Beat Cop is a buffet of retro themes and pixelated glory, starring Jack Kelly as our cop protagonist awash in a sea of crime, blackmail, and bribery in the Brooklyn of the 1980s. It's a smart blend of the themes of Papers, Please and the old Police Quest titles, combining simulation, time management, and even adventure game aspects to create a fast-paced, intelligent crime story ripe with adult humor, 80s references, snarky comebacks, and big decisions. Released on March 30th, Beat Cop comes from the creative minds at Pixel Crow and delivers a non-linear storyline with multiple endings, colorful characters — both on the police force and on the street — and a healthy dose of "old school ass kicking."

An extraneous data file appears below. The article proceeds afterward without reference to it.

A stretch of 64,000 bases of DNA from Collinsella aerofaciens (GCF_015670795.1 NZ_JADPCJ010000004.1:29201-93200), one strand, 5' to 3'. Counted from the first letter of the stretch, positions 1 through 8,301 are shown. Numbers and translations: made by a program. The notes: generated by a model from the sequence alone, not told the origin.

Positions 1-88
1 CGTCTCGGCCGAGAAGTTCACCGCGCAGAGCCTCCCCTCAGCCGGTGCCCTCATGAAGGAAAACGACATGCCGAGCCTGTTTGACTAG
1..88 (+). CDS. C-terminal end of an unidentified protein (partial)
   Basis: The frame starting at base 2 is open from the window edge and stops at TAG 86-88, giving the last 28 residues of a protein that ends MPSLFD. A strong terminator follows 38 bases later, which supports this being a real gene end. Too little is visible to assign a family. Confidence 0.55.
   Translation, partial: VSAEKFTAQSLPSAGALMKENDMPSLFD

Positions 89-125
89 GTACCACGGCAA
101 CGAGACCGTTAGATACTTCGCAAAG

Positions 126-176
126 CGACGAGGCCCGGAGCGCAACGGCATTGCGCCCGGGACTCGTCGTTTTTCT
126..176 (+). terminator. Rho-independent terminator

A Hollywood-Inspired Brooklyn Beat
Heavily inspired by 80s cop dramas, Beat Cop puts players into the shoes of Jack Kelly, a cop who’s been framed for murder. Thrust back into the riveting, infuriating world of the beat assignment, Kelly monitors and manages one particular street in the city. The location of the gameplay, Kelly's beat is full of frenzied motion and hordes of random strangers, store owners, gang members, and the resident mafia, all done up in the garish hues of the era. Tiny details, such as the tunes blaring from a boombox on the corner or the chatter of conversations near an apartment building, make Beat Cop come to life in a way that is rarely achieved by an indie pixel-graphics title.